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Subject choice for the future of work: Insights from research literature

Rosemary Hipkins, Karen Vaughan

This research was commissioned by the New Zealand Productivity Commission to inform their examination of technology and the future of work in New Zealand. The main research question asks, in essence:

In what ways are secondary school subject-choice systems, and students’ subject choices, positioned to respond to future of work trends?

The following sub-questions provide more specific direction.

  • Do institutional biases in schools, including the construction and delivery of careers advice, funnel students from different backgrounds toward certain education and career pathways?
  • Is keeping options open until the end of secondary school a good strategy to prepare for an uncertain and rapidly changing future?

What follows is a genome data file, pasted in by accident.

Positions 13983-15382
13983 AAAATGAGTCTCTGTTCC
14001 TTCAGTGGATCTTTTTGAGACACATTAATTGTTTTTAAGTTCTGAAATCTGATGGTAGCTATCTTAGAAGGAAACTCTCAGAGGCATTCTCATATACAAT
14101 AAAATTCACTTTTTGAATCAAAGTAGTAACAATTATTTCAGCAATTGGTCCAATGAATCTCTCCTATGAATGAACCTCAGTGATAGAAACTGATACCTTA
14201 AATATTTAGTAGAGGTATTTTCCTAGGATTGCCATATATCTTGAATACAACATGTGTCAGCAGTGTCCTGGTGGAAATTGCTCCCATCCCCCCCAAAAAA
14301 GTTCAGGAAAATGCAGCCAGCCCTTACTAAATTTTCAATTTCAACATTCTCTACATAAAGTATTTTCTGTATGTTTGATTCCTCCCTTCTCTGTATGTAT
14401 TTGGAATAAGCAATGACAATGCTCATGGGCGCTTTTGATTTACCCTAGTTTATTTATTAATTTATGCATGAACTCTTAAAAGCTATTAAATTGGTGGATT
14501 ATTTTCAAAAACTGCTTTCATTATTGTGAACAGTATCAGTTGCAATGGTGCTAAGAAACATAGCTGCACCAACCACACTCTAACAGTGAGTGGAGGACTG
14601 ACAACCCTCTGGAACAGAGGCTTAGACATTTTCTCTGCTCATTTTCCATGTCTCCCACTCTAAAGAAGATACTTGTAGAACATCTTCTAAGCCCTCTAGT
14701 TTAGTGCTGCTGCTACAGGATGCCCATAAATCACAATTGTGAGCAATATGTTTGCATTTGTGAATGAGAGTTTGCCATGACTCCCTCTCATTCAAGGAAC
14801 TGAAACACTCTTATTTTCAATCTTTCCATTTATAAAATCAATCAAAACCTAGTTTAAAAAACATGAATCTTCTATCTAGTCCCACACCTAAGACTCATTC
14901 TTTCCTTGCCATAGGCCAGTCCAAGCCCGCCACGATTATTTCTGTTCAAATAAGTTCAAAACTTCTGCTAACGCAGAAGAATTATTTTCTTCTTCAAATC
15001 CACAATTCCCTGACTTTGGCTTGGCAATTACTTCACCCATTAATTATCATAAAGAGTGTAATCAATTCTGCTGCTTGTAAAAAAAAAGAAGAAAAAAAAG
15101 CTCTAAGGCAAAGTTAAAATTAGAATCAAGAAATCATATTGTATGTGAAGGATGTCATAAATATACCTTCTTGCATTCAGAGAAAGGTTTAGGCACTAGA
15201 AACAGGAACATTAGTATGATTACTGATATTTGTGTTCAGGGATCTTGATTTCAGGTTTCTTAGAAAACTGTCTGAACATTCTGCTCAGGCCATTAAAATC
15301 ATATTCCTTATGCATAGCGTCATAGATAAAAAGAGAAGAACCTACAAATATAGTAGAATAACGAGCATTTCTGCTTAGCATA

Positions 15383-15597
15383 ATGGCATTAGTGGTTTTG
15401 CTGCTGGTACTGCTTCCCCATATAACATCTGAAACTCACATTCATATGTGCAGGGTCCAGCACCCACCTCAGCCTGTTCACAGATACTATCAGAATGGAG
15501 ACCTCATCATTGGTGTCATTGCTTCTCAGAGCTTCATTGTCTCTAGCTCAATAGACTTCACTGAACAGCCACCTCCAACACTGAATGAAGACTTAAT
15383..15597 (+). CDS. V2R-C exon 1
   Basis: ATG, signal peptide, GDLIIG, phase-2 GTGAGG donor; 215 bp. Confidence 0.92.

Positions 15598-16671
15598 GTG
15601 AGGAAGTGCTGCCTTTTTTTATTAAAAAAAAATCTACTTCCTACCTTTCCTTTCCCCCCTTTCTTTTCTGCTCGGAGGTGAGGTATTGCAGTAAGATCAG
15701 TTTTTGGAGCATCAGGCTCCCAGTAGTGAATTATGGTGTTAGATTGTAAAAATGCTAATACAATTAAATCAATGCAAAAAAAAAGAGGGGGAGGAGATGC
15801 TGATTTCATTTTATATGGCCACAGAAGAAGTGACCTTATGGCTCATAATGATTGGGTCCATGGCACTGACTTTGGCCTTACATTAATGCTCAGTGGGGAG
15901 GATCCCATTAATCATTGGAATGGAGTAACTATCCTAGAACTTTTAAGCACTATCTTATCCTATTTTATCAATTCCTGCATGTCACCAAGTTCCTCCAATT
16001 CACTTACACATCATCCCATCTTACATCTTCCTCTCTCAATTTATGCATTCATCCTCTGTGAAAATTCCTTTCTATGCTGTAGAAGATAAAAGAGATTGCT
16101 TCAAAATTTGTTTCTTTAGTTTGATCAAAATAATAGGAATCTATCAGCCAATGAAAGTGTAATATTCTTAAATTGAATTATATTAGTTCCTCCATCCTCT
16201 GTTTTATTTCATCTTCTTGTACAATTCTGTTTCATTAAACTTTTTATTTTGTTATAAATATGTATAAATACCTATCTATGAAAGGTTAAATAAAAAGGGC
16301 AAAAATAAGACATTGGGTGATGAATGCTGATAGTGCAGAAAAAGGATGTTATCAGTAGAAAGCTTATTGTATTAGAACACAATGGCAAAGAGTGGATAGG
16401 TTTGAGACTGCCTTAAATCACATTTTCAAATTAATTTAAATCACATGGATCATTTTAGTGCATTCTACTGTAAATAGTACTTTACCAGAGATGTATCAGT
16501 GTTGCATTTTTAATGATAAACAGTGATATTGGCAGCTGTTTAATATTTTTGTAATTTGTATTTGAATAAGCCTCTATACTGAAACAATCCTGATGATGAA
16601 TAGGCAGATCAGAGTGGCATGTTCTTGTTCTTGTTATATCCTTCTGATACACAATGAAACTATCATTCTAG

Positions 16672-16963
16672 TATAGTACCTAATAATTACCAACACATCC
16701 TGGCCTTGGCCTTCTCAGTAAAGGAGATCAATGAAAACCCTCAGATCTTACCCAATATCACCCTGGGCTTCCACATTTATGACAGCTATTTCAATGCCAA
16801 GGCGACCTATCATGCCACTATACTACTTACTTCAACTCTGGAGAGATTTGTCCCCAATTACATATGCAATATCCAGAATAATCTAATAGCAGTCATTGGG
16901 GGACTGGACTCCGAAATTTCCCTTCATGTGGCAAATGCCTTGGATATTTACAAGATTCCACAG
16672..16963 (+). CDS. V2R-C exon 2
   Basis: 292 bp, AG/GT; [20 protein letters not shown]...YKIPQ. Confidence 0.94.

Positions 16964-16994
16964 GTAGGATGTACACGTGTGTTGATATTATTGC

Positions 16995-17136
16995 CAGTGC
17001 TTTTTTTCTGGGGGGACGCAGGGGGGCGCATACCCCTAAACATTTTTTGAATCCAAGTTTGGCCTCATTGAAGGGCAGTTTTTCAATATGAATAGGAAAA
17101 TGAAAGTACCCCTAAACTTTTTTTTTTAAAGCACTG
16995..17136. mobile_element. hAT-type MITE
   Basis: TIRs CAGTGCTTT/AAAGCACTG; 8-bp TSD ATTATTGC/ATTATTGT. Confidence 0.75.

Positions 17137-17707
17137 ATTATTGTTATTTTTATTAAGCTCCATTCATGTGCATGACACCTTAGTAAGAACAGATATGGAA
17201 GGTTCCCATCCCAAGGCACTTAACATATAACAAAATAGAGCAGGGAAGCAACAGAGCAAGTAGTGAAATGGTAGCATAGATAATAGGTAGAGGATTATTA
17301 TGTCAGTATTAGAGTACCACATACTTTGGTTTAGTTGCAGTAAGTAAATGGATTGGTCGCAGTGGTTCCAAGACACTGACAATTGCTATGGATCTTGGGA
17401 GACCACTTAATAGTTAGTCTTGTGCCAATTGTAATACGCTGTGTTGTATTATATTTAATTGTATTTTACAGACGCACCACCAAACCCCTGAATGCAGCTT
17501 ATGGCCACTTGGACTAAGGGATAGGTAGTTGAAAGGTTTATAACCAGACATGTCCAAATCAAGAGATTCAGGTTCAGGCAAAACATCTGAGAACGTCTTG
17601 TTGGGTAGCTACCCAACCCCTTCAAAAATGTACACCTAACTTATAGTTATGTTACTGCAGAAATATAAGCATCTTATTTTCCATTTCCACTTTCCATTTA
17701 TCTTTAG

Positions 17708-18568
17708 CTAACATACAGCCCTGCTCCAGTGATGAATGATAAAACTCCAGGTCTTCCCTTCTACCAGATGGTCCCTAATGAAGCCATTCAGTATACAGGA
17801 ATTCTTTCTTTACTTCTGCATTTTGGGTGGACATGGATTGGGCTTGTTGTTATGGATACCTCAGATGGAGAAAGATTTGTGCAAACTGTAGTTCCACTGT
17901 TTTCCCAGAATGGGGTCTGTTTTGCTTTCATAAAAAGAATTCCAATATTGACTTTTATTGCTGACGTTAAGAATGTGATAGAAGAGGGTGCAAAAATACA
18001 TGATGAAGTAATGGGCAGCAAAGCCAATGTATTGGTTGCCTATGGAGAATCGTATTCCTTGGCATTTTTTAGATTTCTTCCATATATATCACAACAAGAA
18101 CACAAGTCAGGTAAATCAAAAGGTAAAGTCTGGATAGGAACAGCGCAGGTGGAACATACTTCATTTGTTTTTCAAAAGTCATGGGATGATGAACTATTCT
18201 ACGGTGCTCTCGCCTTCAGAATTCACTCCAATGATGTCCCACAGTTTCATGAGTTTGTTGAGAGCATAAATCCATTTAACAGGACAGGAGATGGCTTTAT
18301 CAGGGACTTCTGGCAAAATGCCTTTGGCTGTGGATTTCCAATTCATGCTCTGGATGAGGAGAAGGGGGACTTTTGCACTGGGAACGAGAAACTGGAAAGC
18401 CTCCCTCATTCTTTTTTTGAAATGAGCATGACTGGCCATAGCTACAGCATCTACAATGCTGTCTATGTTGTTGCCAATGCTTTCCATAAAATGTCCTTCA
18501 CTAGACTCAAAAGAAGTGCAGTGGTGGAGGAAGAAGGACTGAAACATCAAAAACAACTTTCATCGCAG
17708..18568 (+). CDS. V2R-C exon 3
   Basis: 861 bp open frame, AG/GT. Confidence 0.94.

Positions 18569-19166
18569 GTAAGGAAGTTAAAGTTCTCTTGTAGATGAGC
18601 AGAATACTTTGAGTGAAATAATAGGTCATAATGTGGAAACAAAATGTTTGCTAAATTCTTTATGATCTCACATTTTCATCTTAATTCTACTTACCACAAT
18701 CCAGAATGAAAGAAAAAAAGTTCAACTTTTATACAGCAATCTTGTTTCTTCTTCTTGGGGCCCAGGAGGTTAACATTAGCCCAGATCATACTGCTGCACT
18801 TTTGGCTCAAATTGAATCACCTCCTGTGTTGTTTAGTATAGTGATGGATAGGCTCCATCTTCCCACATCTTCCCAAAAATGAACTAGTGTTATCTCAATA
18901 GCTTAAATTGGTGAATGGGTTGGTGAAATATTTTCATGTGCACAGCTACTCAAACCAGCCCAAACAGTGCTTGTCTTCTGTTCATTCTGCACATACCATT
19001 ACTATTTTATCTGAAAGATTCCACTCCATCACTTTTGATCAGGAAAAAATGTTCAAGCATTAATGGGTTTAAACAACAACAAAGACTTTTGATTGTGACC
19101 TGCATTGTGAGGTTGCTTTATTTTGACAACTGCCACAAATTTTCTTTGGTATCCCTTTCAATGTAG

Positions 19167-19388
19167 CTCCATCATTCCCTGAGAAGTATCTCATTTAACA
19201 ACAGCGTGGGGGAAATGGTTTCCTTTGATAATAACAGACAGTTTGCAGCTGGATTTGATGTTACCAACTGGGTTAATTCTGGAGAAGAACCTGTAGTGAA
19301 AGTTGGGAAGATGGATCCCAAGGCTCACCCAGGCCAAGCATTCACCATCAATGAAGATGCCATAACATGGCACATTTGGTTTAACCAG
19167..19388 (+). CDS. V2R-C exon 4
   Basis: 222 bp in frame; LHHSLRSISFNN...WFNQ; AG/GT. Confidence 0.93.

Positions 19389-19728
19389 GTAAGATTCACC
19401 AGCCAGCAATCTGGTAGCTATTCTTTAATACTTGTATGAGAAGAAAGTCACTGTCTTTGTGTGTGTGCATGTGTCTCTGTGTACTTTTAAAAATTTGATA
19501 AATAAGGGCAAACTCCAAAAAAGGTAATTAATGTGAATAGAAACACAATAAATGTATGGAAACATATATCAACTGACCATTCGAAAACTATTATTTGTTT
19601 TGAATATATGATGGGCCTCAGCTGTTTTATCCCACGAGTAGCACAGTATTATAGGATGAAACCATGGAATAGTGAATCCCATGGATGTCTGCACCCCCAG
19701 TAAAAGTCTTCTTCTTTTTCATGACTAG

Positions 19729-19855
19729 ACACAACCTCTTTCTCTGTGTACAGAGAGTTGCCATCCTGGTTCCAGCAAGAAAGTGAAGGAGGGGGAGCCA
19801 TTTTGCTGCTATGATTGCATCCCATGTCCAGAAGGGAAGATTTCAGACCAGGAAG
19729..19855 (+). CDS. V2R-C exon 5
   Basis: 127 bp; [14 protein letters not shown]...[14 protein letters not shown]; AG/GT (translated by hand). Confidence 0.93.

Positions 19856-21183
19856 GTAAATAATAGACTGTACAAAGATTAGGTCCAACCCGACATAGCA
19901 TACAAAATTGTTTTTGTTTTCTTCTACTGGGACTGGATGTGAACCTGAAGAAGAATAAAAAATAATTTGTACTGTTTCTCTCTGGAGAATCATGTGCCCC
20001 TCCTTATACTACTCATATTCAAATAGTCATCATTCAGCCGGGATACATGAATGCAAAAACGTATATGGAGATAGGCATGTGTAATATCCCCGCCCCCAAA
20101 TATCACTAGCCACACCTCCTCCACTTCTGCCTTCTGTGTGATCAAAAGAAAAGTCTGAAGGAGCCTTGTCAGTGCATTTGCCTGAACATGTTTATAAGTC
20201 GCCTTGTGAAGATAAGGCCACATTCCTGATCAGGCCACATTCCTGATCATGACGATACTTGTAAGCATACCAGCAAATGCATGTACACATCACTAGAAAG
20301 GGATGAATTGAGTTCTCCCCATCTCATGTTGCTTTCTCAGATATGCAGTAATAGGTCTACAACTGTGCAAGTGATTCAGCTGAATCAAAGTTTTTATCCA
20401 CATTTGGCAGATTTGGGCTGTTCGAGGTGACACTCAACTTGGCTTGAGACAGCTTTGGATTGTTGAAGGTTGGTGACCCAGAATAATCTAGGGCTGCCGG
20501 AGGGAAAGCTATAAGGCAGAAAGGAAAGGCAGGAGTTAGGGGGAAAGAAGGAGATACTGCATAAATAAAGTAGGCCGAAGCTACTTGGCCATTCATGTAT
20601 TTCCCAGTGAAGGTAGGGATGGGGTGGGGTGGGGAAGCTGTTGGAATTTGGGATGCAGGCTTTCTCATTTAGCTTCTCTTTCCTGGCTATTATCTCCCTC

• Does the system architecture in New Zealand schools unnecessarily limit future choices for students?
  • Does staying in school longer open more career/further study options? Does it close any options? 
  • How much variability is there in the system between schools, and what drives variability?
  • In what ways do policy and regulatory settings limit flexibility in the schooling system and student choices?

This report scopes the context of subject-choice systems in New Zealand via a search for relevant local and international literature. It should be noted that contexts vary widely between different educational jurisdictions, and hence insights from the international literature need to be critically evaluated for relevance in local contexts.

The plethora of organisational arrangements in New Zealand secondary schools, combined with the modular flexibility afforded by the National Certificates of Educational Achievement (NCEA) system of assessment for qualifications, means that generalisations about what happens in schools are not readily forthcoming in the extant literature. Most of the pertinent research in New Zealand is small-scale and case-based. The second component of this research began with two focus groups with curriculum leaders from a range of different secondary schools and is published separately here.


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Literature review
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